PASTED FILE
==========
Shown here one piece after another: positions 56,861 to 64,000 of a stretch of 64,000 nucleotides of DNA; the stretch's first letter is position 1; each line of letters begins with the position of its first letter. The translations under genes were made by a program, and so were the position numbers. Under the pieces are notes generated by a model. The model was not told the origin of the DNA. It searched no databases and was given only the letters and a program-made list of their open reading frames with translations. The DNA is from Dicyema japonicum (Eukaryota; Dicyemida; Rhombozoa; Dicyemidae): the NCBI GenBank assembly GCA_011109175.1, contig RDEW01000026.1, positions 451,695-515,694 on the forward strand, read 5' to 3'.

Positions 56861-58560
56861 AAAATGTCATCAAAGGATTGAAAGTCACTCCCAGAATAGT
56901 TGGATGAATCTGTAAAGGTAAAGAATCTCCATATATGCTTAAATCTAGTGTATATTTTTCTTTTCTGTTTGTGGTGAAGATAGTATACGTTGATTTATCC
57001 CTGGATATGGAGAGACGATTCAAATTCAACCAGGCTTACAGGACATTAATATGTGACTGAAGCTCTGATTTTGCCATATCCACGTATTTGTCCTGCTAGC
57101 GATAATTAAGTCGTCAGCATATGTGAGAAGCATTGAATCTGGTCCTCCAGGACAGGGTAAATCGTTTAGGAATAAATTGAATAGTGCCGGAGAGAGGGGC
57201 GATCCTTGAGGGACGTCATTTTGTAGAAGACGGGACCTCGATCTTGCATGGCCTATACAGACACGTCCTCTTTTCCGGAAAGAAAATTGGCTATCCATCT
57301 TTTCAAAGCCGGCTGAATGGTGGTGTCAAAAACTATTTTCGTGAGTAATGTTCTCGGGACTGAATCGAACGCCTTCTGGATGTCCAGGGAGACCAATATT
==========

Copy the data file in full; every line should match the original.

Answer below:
Shown here one piece after another: positions 56,861 to 64,000 of a stretch of 64,000 nucleotides of DNA; the stretch's first letter is position 1; each line of letters begins with the position of its first letter. The translations under genes were made by a program, and so were the position numbers. Under the pieces are notes generated by a model. The model was not told the origin of the DNA. It searched no databases and was given only the letters and a program-made list of their open reading frames with translations. The DNA is from Dicyema japonicum (Eukaryota; Dicyemida; Rhombozoa; Dicyemidae): the NCBI GenBank assembly GCA_011109175.1, contig RDEW01000026.1, positions 451,695-515,694 on the forward strand, read 5' to 3'.

Positions 56861-58560
56861 AAAATGTCATCAAAGGATTGAAAGTCACTCCCAGAATAGT
56901 TGGATGAATCTGTAAAGGTAAAGAATCTCCATATATGCTTAAATCTAGTGTATATTTTTCTTTTCTGTTTGTGGTGAAGATAGTATACGTTGATTTATCC
57001 CTGGATATGGAGAGACGATTCAAATTCAACCAGGCTTACAGGACATTAATATGTGACTGAAGCTCTGATTTTGCCATATCCACGTATTTGTCCTGCTAGC
57101 GATAATTAAGTCGTCAGCATATGTGAGAAGCATTGAATCTGGTCCTCCAGGACAGGGTAAATCGTTTAGGAATAAATTGAATAGTGCCGGAGAGAGGGGC
57201 GATCCTTGAGGGACGTCATTTTGTAGAAGACGGGACCTCGATCTTGCATGGCCTATACAGACACGTCCTCTTTTCCGGAAAGAAAATTGGCTATCCATCT
57301 TTTCAAAGCCGGCTGAATGGTGGTGTCAAAAACTATTTTCGTGAGTAATGTTCTCGGGACTGAATCGAACGCCTTCTGGATGTCCAGGGAGACCAATATT